Of malignant melanoma, the evolution criterion, and lessons learned from patients


If something shows up on the skin,

Is it new?  How long has it been?

            The biopsy answer     

            Came back as cancer

The size of the head of a pin.

A couple decades ago, I walked into an exam room with a paper chart in my hand.  The patient, wearing Bermuda shorts, sat on the exam table.  Before I could say ‘hi’, the forefinger started stabbing at the knee, and the patient said (and I have never been able to speak as fast as the patient did, even with practice)  “Mysisterjustgotdiagnosedwithmalignantmelanomaandthisthingwasn’theresixmonthsagoandIwantitoffandIwantitoffNOW!”

I looked closely at the spot the patient pointed to, it was about the size of the period at the end of this sentence.  At the time, we used the ABCD criteria to determine whether or not to biopsy, and it failed all four. Asymetry: it was perfectly symmetric, a perfect circle. Border: the border of a perfect circle, there was no hint of irregularity. Color: it was completely, smoothly black, with no hint of variation of pigmentation.  Diameter: at the time we were using 8 millimeters as the dividing line.  So that the most suspicious lesion would have been big, with an irregular border, inhomogeneous pigmentation (red, white, blue, and black are the classic ones), and asymmetric; the lesion in question was the complete opposite.

But I also listened to the patient with a face covered with fear.  I saw the unique chance to amputate anxiety, and even if insurance weren’t going to pay me, and even if it went against convention, a biopsy was the right thing to do.  In less than four minutes, I had scrubbed the area, numbed up the spot, used a disposable 2 mm biopsy punch to cut a plug from the skin, and cauterized the base with silver nitrate. 

A week later the pathology report came back “malignant melanoma.”  The patient went on to a wide excision by a surgeon, and achieved complete cure. 

On a personal basis, I added the E criterion to the ABCD: Evolution (=changing); the medical literature followed a few years later.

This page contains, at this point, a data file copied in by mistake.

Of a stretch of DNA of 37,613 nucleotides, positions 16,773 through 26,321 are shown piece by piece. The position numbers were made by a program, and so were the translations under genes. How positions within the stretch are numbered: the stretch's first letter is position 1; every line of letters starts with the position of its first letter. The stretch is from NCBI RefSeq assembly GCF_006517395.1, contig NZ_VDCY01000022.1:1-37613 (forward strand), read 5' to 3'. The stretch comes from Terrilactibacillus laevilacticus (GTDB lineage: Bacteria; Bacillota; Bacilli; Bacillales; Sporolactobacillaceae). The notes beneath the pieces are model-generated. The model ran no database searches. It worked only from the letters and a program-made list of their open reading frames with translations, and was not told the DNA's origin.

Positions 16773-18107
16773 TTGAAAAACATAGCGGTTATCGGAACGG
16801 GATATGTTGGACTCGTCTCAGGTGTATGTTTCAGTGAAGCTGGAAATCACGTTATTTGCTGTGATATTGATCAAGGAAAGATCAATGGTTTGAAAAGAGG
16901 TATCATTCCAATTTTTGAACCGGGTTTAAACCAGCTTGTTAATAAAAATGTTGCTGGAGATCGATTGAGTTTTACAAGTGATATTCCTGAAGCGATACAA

Since my squamous cell skin cancer surgery, I’ve had a dressing on the center of my forehead, my patients have been asking, and I’ve been telling.  On Monday one of those patients asked in the middle of the story of fatigue and malaise.  I answered frankly, the patient pointed to the side of the nose and said, “This thing isn’t anything, is it?  It started out as a pimple, about a year and a half ago, and it’s just growing slowly.  You don’t have to do anything, do you?”

Even without looking, I knew I would do a biopsy.  Only about 4 mm around, it was raised, firm, pearly, surrounded by tiny blue and red blood vessels, and interrupted the surrounding skin lines.  It took about a minute to prep, anesthetize, shave, and cauterize. 

The report came back today in record time: basal cell skin cancer.  Before three my nurse had contacted the patient and had set up an appointment for definitive therapy.

A front line doc like me should have biopsy criteria so low that 95% of the reports come back non cancerous.  I can’t lower my criteria any further, and I’m getting back more than 10% malignant.

I almost never use asymmetry, border, color, or diameter as criteria because evolution trumps: if it’s new, if it has changed, it needs to come off. 

And I listen carefully to my patients.

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